Remember that you don’t need to limit yourself to asana. Consider trying a walking meditation or even hiking or swimming. Mother Nature offers the perfect backdrop for focusing on your breath and allowing the mind to quiet. Immersing yourself in nature also allows you to get back to yourself and perhaps discover the inspiration you need to inject into your practice again.
Make a yoga space at home
Invest some time in creating a special space for yoga at home. Even if you’re limited when it comes to space, think about making some additions that will get you excited about your practice. Think about putting together a yoga playlist with your favourite uplifting music, or even something that makes you feel like having a dance — just have fun with it! Add to this your favourite oils, incense or scented candles and some yoga props, and then it’s time to experiment and play around.
Your home is a great place to reconnect with your practice, as it’s a space where you can feel entirely comfortable and safe. Try out some new postures (ones that are safe to practise on your own) and attempt some variations. We are truly blessed in this digital age to have so many great yogis showcasing inspiring routines online. Consider finding some new sequences you can easily try at home and mix them up for a re-energised and refreshed asana practice.
Tap into your creative side
If you’ve been practising the same yoga style, routine or class for a number of years, it might be time to try something new. This doesn’t mean you have to abandon your once-favourite class, but it’s simply an opportunity to try something different.
Test out a new class, practise with a friend or simply look for ways to get creative with your asana. This could mean using props, such as yoga blocks and straps, or trying variations of postures that feel overdone.
For instance, you can refresh your Downward-Facing Dog when you transition from the base posture into plank and then back again, or raise your leg up and open the hip. Alternatively, if you get a friend to place a yoga strap around your hips, which they can then gently pull towards themselves, you can feel an entirely different stretch in the pose.
Yoga is an ideal way to get your creative energy flowing. However, when you lose your mojo in your practice it can be difficult to connect with this creative side. Try to listen to your body and think about what it’s craving. Maybe you are doing the same routine over and over that you know is tried and tested but ignoring the fact that your hips are tight or hamstrings are sore and need to be stretched out. Listen to your body, play around with postures (safely, of course) and allow your practice to simply flow, based on what your body needs in that moment.
A yoga sequence to refresh your practice
The following postures are some examples of how you can freshen up common asanas, or are poses that are fun to practise and have an energising and uplifting effect on the body. Let them inspire you to experiment with more asanas and mix up your practice in the process.
Downward-Facing Dog variations
After a while, Downward-Facing Dog might not seem like the most exciting posture, but you can re-energise this pose by trying some variations. From Downward-Facing Dog, attempt lifting one leg up at a time, touching the opposite hand to ankle, or bending the knee and bringing it towards the forehead. If you are up for a challenge, in this variation lift one leg up and then slowly bend the arms to bring the chest towards the mat. This pose is almost a combination of a raised Downward-Facing Dog and the ashtanga pose. If you are unable to go into this variation, flow from Downward-Facing Dog to ashtanga, Cobra and then back again, without the raised leg for several rounds.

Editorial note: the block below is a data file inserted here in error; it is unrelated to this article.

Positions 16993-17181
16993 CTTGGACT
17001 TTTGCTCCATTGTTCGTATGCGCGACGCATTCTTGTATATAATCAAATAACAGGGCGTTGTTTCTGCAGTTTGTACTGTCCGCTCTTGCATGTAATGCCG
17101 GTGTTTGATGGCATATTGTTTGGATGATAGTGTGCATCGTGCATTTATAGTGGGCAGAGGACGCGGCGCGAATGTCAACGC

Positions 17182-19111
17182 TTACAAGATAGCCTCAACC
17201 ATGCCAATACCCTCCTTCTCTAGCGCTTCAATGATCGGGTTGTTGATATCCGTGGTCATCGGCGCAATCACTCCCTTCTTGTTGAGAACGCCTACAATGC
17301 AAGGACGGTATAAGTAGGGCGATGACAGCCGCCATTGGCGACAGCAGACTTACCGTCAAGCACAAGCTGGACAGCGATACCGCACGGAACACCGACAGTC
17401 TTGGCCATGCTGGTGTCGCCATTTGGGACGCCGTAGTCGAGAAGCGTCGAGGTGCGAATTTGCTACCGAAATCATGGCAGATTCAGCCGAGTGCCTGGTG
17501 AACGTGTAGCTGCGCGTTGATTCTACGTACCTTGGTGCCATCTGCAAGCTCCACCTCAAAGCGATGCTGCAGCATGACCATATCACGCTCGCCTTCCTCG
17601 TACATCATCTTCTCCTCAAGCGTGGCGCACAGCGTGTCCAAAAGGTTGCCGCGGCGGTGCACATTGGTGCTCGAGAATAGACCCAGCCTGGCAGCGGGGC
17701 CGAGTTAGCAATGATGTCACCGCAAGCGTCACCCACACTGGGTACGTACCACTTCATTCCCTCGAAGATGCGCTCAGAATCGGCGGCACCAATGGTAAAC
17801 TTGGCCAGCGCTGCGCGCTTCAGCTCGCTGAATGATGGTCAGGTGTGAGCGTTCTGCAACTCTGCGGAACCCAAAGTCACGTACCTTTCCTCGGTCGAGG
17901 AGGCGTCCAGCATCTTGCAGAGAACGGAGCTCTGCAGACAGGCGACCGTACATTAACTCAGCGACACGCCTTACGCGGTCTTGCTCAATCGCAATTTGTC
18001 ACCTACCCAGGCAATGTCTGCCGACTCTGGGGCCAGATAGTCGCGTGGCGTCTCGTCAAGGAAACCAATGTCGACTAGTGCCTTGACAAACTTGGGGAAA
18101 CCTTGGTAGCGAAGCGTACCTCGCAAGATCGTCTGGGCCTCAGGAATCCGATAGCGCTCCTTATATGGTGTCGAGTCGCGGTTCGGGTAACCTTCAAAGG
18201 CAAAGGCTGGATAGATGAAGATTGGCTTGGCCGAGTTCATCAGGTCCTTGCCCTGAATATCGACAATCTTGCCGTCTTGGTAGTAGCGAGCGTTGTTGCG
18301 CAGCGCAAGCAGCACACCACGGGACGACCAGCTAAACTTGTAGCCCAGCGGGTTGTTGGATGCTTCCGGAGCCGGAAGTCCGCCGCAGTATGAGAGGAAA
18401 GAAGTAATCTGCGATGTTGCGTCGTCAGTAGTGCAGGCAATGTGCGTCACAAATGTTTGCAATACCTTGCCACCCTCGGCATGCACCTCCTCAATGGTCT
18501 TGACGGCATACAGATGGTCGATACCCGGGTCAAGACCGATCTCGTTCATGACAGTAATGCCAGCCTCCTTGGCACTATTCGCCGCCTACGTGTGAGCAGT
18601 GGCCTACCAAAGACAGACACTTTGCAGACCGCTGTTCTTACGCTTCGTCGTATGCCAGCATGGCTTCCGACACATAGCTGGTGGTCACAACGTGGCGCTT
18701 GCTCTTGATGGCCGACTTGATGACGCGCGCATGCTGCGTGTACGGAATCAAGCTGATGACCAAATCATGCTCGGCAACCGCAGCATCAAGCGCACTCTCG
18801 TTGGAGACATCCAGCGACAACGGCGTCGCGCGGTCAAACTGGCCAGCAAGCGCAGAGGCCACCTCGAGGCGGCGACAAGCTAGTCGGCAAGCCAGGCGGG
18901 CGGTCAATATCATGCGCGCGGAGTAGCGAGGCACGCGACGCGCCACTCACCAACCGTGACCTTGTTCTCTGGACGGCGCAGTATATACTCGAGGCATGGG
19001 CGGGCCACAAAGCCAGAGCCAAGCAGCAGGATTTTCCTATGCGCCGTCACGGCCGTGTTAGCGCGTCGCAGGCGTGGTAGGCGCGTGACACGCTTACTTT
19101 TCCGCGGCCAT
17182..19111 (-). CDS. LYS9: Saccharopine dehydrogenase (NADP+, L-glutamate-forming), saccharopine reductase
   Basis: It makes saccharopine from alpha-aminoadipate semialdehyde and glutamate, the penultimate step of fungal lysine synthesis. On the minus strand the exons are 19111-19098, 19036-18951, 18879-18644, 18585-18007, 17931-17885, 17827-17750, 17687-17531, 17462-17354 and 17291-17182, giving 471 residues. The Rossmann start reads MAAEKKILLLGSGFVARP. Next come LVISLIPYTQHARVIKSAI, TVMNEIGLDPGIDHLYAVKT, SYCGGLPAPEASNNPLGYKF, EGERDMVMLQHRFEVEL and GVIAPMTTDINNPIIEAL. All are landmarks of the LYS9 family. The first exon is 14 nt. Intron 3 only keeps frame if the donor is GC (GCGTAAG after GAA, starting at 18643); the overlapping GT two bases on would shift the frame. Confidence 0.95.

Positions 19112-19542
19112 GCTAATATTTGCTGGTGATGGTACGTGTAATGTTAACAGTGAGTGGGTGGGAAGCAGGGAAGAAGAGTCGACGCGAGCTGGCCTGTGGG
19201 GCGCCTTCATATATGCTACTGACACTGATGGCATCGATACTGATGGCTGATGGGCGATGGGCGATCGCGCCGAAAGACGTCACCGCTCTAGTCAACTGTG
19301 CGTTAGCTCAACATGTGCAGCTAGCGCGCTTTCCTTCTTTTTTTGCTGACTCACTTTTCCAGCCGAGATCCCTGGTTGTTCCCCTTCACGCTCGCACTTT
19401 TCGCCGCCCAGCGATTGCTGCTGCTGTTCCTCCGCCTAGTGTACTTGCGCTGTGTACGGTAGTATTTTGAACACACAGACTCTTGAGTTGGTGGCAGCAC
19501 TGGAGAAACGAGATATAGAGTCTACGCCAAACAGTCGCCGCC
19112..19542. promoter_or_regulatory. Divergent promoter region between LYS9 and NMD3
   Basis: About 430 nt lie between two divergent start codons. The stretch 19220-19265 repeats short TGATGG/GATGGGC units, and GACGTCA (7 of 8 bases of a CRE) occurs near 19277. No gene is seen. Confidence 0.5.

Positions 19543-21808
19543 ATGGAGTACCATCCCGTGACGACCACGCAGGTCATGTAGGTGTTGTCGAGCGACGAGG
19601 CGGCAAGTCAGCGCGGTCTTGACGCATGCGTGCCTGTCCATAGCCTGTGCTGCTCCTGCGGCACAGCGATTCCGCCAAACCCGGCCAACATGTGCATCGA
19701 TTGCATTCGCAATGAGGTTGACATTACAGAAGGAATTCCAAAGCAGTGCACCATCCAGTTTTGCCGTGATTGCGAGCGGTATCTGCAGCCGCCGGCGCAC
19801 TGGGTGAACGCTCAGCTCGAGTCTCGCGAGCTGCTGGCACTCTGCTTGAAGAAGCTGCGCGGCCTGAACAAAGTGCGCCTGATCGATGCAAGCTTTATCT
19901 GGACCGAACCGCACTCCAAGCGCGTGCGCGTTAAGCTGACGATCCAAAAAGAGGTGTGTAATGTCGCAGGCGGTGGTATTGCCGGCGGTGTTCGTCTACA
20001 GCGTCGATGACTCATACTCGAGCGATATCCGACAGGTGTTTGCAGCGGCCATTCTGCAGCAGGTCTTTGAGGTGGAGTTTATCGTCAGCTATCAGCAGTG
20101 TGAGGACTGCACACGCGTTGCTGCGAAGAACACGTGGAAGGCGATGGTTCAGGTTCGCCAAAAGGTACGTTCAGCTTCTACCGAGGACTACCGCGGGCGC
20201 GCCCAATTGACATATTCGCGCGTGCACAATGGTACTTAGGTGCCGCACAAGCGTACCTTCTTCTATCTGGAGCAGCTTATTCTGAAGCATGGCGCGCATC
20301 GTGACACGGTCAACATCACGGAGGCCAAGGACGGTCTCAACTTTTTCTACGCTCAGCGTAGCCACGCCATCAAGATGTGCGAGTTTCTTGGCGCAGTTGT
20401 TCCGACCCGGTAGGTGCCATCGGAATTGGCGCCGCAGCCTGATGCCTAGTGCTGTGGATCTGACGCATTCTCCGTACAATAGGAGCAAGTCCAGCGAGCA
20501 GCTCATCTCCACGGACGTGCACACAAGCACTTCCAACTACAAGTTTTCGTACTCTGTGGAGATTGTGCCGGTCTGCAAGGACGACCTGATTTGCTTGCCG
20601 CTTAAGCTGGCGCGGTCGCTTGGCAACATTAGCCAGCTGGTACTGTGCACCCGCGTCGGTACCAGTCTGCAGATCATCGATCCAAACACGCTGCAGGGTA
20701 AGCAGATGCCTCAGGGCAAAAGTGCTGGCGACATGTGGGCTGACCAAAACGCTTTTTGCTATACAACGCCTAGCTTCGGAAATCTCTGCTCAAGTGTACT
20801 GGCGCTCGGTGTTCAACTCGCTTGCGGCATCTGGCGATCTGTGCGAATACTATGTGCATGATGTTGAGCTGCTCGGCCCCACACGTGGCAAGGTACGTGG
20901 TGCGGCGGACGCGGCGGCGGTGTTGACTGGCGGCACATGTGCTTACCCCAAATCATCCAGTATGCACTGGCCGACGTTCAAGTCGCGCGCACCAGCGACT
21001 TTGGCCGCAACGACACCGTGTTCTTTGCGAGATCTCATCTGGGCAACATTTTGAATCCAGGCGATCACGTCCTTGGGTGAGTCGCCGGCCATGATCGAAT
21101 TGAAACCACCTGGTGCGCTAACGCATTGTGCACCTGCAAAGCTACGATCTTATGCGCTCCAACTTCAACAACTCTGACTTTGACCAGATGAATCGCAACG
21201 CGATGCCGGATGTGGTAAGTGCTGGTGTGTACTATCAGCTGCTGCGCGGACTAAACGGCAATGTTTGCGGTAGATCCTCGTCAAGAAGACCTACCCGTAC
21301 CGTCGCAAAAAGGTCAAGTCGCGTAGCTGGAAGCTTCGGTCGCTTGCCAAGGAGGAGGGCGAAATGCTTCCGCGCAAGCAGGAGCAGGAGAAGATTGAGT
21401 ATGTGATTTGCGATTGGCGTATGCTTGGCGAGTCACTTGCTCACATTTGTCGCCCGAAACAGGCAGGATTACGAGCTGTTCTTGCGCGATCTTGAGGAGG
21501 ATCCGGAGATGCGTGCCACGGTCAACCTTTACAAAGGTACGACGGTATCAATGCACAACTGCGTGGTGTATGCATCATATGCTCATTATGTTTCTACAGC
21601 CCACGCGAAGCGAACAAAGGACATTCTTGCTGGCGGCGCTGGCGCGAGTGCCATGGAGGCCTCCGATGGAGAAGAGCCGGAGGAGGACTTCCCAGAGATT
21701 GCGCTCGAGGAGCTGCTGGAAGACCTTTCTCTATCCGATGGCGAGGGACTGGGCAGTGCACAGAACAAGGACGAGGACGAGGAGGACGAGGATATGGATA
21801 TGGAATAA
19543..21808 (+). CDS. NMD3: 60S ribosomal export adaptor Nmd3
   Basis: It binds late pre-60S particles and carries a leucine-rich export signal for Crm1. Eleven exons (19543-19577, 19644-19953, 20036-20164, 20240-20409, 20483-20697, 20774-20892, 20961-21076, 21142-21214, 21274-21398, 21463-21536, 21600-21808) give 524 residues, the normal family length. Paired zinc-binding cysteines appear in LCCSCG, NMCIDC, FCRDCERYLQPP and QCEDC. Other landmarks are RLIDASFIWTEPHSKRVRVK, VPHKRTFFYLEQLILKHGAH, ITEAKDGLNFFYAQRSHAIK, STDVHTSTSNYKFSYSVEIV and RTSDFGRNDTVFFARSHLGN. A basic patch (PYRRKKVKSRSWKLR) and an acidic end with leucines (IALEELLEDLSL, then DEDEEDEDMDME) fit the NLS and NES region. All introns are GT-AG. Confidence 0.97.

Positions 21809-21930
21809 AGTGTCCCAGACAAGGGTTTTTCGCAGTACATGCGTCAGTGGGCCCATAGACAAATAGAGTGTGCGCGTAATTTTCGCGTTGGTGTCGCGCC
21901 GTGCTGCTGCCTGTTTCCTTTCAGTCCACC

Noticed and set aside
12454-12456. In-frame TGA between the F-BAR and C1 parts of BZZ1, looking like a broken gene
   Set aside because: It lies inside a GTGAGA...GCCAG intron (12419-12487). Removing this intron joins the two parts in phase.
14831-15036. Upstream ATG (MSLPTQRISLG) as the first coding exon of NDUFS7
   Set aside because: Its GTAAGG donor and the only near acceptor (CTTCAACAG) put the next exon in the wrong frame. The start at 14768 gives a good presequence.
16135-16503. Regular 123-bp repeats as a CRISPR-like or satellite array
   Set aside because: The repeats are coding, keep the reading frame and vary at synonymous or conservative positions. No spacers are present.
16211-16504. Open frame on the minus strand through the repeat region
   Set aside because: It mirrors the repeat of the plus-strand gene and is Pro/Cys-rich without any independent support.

Vasisthasana is a challenging arm balance, but there are several modifications you can try to build up strength gradually. Start by lying on your side and bending your right forearm so it’s parallel with the top of the mat. Place the left hand on the hip and lift the hip up off the mat. Hold for five breath counts and release. Next, try the same posture but straighten the right arm and place the hand on the mat. Raise the left hand up. Here, you can try several variations including smoothly flowing and transitioning the arm from pointing towards the ceiling, to across the upper body and then threading it underneath the opposite side. You can also try several rounds of raising the left leg and hand, and bringing both to meet in the middle.
This pose is a great hip opener you can gradually make your way into. Stand with your feet far apart and bring your hands onto the mat. Let your body flow with this pose and become loose as you walk your hands from left to right and slowly bend each knee to go into a side lunge. Once you feel more confident and have some balance, remove your hands from the mat and continue the lunges with your hands on your hips. If possible, hold the pose and bring the hands to the chest in prayer position (anjali mudra).
As a gentle backbend, Tabletop has an uplifting effect on the body and mind. To begin, sit on the mat with your knees bent in front and place your palms beside you and in line with the hips. On an inhalation, lift the hips upwards and plant the soles of the feet on the mat. The body, from knees to shoulders, should be in a straight line. From here, flow from the base position into Tabletop several times, holding for a few breaths each time. For an additional challenge, attempt extending and raising each of the legs one at a time.
Wild Thing is a fun and creative pose. As a backbend, it immediately has an uplifting effect on the body and sparks some creative flair. To practise, enter the second variation of vasisthasana, as mentioned above. However, to make the transition into Wild Thing, bring both hands onto the mat to give you better balance. On an inhalation, step the left foot back, with the toes on the floor and knee bent. Inhale, lift the hips and allow the left arm to curl back. Inhale and continue to lift the hips higher while keeping the right foot and hand firmly pressed into the earth.
This pose is almost a twist on Warrior III and inspires a feeling of strength and confidence. Step the right foot forward into a lunge, with the left leg straight and toes on the mat. Inhale, lift the left leg up and slowly straighten out the right knee. The hands can remain on the mat as you lower the head closer to the knee. Once you have your balance, lift your hands off the mat and keep them at your side.